Great Pop-gun practice.--Toby
is a high private in the First Regiment of the Mississippi army.
His company is armed with the breech-loading Maynard
rifle, “warranted to shoot twelve times a minute, and carry a ball effectually 1,600 yards.”
Men who fought at Monterey
and Buena Vista
call the new-fangled thing a “pop-gun.”
To test its efficacy, Toby
's Captain told the men they must “try their guns.”
In obedience to command, Toby
procured the necessary munitions of war, and started with his “pop-gun” for the woods.
Saw a squirrel up a very high tree — took aim — fired.
Effects of shot immediate and wonderful.
Tree effectually stripped, and nothing of the squirrel to be found, except three broken hairs.
Pop-gun rose in value — equal to a four-pounder.
wouldn't shoot toward any more trees — afraid of being arrested for cutting down other people's timber.
Walked a mile and a quarter to get sight of a hill.
By aid of a small telescope, saw hill in distance; saw large rock on hill; put in big load; shut both eyes — fired.
As soon as breath returned, opened both eyes; could see, just could, but couldn't hear — at least, couldn't distinguish any sounds; thought Niagara
had broke loose, or all outdoors gone to drum-beating.
Determined to see if shot hit. Borrowed horse, and started toward hill.
After travelling two days and nights, reached place; saw setting sun shining through hill.
Knew right away that was where his shot hit. Went closer — stumbled over rocky fragments scattered for a half mile in line of bullet.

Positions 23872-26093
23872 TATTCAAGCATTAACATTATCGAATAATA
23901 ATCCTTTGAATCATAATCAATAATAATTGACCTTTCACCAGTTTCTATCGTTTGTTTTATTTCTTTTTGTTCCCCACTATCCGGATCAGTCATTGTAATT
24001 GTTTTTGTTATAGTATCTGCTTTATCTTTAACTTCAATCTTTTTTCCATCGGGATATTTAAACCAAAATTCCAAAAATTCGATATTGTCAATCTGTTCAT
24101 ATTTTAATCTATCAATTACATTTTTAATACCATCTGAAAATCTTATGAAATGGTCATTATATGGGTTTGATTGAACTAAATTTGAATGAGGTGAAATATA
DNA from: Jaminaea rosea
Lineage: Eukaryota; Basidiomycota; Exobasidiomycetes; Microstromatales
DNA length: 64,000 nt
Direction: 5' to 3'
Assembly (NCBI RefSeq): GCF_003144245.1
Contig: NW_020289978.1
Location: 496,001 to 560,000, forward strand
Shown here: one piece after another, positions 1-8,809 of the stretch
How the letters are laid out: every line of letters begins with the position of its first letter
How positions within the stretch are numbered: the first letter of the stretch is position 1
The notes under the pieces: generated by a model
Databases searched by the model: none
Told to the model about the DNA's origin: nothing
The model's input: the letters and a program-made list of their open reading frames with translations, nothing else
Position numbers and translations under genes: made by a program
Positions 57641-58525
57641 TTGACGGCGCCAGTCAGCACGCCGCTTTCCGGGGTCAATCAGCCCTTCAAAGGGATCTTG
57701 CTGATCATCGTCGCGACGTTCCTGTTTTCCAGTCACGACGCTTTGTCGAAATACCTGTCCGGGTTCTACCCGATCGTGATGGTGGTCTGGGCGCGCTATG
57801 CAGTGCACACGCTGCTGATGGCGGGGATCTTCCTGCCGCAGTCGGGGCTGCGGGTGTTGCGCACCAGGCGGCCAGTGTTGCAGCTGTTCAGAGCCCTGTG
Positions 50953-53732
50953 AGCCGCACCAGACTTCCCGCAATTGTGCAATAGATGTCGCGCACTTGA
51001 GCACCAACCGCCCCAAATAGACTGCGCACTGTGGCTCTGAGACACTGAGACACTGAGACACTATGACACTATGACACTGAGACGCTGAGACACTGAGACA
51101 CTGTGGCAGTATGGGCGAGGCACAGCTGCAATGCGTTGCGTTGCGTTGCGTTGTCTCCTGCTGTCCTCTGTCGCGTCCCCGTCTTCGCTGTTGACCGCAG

Come to hole — knew the bullet hit there, because saw lead on the edges; walked in, and walked through; saw teamster on the other side, “indulging in profane language” --in fact, “cussina considerable,” because lightning had killed his team.
Looked as finger directed — saw six dead oxen in line with hole through mountain; knew that was the bullet's work, but didn't say so to angry teamster.
Thought best to be leaving; in consequence, didn't explore path of bullet any further; therefore, don't know where it stopped; don't know whether it stopped at all; in fact, rather think it didn't. Mounted horse; rode back through the hole made by the bullet, but never told Captain
a word about it; to tell the truth, was rather afraid he'd think it a hoax.
“It's a right big story, boys,” said Toby
, in conclusion; “but it's true, sure as shooting.
Nothing to do with Maynard
rifle but load her up, turn her North
, and pull trigger.
If twenty of them don't clean out all Yankeedom, then I'm a liar, that's all.” --The Intelligencer
, (Oxford, Mississippi